Engineers who hold responsibility for managing bridges face a daunting task because of the large number of bridges which need work and the limited funds with which to accomplish the work. Bridge management software, such as Pontis, provides a way to manage the large quantity of data available to the engineer. This report outlines the capabilities of Pontis to assist the Idaho Transportation Department (ITD) in their bridge management work. Currently, ITD uses only the inventory and inspection management capabilities of Pontis. In the future, ITD is planning to expand their use of Pontis at the Needs Analysis or Project Planning levels. The required input data is summarized, with the element unit costs and failure costs examined in detail.
Element unit costs developed for Idaho were similar to the default values from California, and resulted in similar recommendations in the Preservation Policy. However, the unit costs from Oregon were very different, reflecting a different approach to policy decisions by having non-zero costs specified for all of the “do-nothing” actions and very high costs for some other actions. As a result, the Preservation Policy based on element unit costs from Oregon resulted in very different recommendations.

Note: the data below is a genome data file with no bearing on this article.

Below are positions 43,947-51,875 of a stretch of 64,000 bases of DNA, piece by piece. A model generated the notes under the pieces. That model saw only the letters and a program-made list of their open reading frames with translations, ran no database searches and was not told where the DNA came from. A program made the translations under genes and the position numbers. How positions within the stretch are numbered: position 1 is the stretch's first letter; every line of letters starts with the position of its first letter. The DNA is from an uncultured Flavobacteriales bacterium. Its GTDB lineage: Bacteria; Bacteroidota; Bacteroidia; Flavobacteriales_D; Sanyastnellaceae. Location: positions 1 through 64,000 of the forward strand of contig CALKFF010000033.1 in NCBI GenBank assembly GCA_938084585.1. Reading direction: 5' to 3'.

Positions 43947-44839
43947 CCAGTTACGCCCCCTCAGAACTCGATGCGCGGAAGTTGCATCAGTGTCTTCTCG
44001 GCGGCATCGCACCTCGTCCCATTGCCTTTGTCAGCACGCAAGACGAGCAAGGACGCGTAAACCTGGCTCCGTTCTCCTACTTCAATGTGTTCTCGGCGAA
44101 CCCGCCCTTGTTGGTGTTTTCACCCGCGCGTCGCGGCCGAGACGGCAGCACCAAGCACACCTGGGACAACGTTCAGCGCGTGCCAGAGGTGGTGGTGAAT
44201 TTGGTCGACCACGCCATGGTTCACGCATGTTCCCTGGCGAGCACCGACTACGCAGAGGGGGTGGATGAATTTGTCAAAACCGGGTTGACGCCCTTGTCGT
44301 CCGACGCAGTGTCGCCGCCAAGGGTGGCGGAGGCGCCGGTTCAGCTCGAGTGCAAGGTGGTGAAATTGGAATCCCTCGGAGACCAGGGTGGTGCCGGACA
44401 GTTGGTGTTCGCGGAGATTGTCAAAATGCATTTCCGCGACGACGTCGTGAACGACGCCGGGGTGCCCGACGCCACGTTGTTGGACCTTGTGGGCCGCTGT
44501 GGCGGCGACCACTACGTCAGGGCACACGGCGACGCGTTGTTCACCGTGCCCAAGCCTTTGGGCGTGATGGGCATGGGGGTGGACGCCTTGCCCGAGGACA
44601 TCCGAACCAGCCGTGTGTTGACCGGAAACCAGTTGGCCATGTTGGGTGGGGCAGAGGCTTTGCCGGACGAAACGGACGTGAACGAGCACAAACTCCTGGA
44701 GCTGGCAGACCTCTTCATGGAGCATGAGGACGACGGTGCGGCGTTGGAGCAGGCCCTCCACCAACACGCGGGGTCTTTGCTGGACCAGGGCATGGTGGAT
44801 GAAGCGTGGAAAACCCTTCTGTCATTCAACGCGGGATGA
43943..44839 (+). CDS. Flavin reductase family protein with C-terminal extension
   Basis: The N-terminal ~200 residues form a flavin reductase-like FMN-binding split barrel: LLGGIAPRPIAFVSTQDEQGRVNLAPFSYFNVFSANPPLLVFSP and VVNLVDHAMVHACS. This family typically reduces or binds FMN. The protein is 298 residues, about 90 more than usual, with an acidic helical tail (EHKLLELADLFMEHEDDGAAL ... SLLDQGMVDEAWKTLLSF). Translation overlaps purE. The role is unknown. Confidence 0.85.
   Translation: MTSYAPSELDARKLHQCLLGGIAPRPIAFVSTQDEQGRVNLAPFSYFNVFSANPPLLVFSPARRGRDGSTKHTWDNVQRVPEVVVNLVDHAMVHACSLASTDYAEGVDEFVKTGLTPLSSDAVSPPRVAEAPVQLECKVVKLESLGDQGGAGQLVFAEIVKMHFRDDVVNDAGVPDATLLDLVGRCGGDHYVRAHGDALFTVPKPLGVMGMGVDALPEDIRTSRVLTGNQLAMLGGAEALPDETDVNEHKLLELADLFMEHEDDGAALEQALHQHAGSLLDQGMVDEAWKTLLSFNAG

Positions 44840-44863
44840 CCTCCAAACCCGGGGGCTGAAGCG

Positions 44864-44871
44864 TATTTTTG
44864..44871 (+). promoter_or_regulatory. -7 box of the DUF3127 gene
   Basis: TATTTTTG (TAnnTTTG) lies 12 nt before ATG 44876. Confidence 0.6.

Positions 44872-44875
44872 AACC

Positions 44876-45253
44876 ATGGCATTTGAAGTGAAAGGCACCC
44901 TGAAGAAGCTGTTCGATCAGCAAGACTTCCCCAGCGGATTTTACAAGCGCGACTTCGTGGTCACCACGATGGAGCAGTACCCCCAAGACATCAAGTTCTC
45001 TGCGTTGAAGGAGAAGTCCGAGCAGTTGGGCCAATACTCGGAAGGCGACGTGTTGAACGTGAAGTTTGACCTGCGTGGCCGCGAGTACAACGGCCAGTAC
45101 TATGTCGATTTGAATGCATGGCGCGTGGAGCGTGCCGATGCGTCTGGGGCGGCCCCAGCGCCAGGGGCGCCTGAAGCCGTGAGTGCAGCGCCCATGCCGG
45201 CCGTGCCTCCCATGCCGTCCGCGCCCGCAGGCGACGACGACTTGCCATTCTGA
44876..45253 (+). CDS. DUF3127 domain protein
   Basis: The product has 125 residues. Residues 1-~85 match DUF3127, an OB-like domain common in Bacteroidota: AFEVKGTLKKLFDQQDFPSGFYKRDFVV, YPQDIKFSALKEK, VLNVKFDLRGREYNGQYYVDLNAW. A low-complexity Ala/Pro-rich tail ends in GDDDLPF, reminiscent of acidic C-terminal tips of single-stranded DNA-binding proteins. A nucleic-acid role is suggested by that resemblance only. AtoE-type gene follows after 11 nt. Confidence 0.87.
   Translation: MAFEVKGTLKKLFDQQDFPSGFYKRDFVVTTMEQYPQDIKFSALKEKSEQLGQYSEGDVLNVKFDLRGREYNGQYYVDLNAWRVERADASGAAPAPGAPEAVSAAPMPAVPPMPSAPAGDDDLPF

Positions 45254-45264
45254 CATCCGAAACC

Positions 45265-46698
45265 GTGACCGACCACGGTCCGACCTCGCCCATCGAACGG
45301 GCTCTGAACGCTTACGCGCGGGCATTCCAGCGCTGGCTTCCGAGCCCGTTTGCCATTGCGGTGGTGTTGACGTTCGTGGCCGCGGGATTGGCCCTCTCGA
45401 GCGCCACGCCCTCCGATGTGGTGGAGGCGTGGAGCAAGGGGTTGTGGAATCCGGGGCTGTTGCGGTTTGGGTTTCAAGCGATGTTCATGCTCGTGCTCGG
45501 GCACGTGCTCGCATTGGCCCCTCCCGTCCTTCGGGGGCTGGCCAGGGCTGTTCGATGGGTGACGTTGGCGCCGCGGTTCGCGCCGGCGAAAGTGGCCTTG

As funding levels increase, the condition of the network also improves, as may be expected. However, for even “unlimited” levels of funding, the condition of the network always declines over time, indicating that the optimal condition of the bridges on the network is below the current condition based on current estimates of element unit costs, user costs and failure costs. The projected needs for Idaho’s bridge network using Oregon's cost data were substantially higher than those based on California’s and Idaho’s cost data. Projected benefits based on Oregon’s cost data were also much higher than those based on California’sand Idaho’s. The Preservation Policy derived from Oregon's element costs resulted in a slightly better network condition, based on the Sufficiency Rating and Bridge Health Index, although the differences are much smaller than the projected needs and benefits.